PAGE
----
Kinetic study and theoretical analysis of hydroxyl radical trapping and spin adduct decay of alkoxycarbonyl and dialkoxyphosphoryl nitrones in aqueous media

Frederick A. Villamena, Christopher M. Hadad, Jay L. Zweier

Research output: Contribution to journalArticle

Abstract

Spin-trap development is important because of limitations that still exist among the currently used nitrone spin traps. This study correlates the experimental kinetic data with theoretical calculations, a novel approach that could be helpful in the future design of new spin traps. The kinetics of hydroxyl radical (.OH) trapping and spin adduct decay of the alkoxycarbonyl-nitrones 5-ethoxycarbonyl-5-methyl-l-pyrroline N-oxide (EMPO) and 5-butoxycarbonyl-5-methyl-l-pyrroline N-oxide (BocMPO) as well as the dialkoxyphosphoryl-nitrones 5-diethoxyphosphoryl-5-methyl-l-pyrroline N-oxide (DEPMPO) and 5-diisopropyloxyphosphoryl-5-methyl-1-pyrroline N-oxide (DIPPMPO) have been investigated and compared with those of unsubstituted 5,5-dimethyl-1-pyrroline N-oxide (DMPO). Kinetic investigation was performed by the steady-state generation of .OH from H2O2 by UV photolysis in the presence of a nitrone. Apparent rate constants of .OH trapping by EMPO, BocMPO, DEPMPO, and DIPPMPO in competition with ethanol are all comparable, with kapp values ranging from 4.99 ± 0.36 to 4.48 ± 0.32 M-1 s-1 and the commonly used spin trap 5,5-dimethyl-l-pyrroline N-oxide (DMPO) having a lower kapp of 1.93 ± 0.05 M-1 s-1. Half-lives of the .OH adducts of EMPO, DEPMPO, and DIPPMPO are much longer (t1/2 = 127-158 min) than those of DMPO and BocMPO with half-lives of only 55 and 37 min, respectively. Geometry optimizations, frequency analyses, and single-point energies of the nitrones and their corresponding spin adducts were determined at the B3LYP/6-31G*//HF/6-31G* level to rationalize the experimental results.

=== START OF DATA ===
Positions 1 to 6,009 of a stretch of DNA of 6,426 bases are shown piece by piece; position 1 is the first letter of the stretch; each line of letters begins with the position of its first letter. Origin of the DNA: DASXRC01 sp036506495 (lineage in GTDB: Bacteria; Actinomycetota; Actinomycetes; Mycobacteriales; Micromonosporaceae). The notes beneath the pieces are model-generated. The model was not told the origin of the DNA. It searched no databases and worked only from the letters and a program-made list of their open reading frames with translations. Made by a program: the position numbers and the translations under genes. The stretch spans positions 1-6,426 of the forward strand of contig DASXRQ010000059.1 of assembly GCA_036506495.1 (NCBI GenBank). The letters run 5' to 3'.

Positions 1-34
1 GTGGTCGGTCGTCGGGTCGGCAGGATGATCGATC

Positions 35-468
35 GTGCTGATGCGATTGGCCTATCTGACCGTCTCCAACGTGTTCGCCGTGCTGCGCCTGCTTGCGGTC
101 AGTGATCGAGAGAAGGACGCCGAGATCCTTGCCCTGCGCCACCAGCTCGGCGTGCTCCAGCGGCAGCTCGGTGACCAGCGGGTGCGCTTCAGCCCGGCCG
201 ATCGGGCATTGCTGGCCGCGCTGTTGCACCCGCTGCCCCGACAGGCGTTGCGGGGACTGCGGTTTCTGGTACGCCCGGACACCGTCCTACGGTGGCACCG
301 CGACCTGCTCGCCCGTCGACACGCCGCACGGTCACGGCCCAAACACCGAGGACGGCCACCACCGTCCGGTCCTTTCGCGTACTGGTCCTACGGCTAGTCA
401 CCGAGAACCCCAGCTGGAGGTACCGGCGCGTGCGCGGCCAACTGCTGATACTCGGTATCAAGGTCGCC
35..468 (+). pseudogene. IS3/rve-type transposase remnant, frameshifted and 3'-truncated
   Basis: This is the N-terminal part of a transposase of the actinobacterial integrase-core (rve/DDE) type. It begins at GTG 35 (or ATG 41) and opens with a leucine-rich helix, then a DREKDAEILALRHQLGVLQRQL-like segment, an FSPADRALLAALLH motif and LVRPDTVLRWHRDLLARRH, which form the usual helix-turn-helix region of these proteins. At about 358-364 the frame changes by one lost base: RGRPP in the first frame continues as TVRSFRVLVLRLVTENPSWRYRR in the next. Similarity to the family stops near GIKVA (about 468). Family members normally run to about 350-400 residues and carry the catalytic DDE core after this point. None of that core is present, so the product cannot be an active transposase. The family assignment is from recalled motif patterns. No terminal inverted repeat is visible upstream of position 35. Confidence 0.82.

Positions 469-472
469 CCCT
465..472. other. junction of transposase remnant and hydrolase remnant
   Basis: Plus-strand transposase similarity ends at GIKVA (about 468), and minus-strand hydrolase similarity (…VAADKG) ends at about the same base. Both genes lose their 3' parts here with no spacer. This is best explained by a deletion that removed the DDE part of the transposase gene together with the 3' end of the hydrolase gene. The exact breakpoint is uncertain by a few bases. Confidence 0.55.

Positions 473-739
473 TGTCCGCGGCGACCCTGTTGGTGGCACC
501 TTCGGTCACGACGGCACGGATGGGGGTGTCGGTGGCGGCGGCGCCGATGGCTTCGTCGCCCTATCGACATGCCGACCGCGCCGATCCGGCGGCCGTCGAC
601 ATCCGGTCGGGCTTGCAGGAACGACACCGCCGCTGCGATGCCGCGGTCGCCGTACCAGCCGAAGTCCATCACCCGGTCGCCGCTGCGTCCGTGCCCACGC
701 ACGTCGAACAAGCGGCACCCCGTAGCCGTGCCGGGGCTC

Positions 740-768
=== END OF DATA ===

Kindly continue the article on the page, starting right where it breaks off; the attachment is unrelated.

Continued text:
Original languageEnglish (US)
Pages (from-to)4407-4414
Number of pages8
JournalJournal of Physical Chemistry A
Volume107
Issue number22
DOIs
StatePublished - Jun 5 2003
Externally publishedYes

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hydroxyl radicals
Hydroxyl Radical
Oxides
adducts
trapping
Kinetics
oxides
kinetics
decay
traps
pyrroline
nitrones
half life
Photolysis
Rate constants
photolysis
Ethanol

ASJC Scopus subject areas

  • Physical and Theoretical Chemistry

Cite this

Kinetic study and theoretical analysis of hydroxyl radical trapping and spin adduct decay of alkoxycarbonyl and dialkoxyphosphoryl nitrones in aqueous media. / Villamena, Frederick A.; Hadad, Christopher M.; Zweier, Jay L.

In: Journal of Physical Chemistry A, Vol. 107, No. 22, 05.06.2003, p. 4407-4414.

Research output: Contribution to journalArticle

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abstract = "Spin-trap development is important because of limitations that still exist among the currently used nitrone spin traps. This study correlates the experimental kinetic data with theoretical calculations, a novel approach that could be helpful in the future design of new spin traps. The kinetics of hydroxyl radical (.OH) trapping and spin adduct decay of the alkoxycarbonyl-nitrones 5-ethoxycarbonyl-5-methyl-l-pyrroline N-oxide (EMPO) and 5-butoxycarbonyl-5-methyl-l-pyrroline N-oxide (BocMPO) as well as the dialkoxyphosphoryl-nitrones 5-diethoxyphosphoryl-5-methyl-l-pyrroline N-oxide (DEPMPO) and 5-diisopropyloxyphosphoryl-5-methyl-1-pyrroline N-oxide (DIPPMPO) have been investigated and compared with those of unsubstituted 5,5-dimethyl-1-pyrroline N-oxide (DMPO). Kinetic investigation was performed by the steady-state generation of .OH from H2O2 by UV photolysis in the presence of a nitrone. Apparent rate constants of .OH trapping by EMPO, BocMPO, DEPMPO, and DIPPMPO in competition with ethanol are all comparable, with kapp values ranging from 4.99 ± 0.36 to 4.48 ± 0.32 M-1 s-1 and the commonly used spin trap 5,5-dimethyl-l-pyrroline N-oxide (DMPO) having a lower kapp of 1.93 ± 0.05 M-1 s-1. Half-lives of the .OH adducts of EMPO, DEPMPO, and DIPPMPO are much longer (t1/2 = 127-158 min) than those of DMPO and BocMPO with half-lives of only 55 and 37 min, respectively. Geometry optimizations, frequency analyses, and single-point energies of the nitrones and their corresponding spin adducts were determined at the B3LYP/6-31G*//HF/6-31G* level to rationalize the experimental results.",
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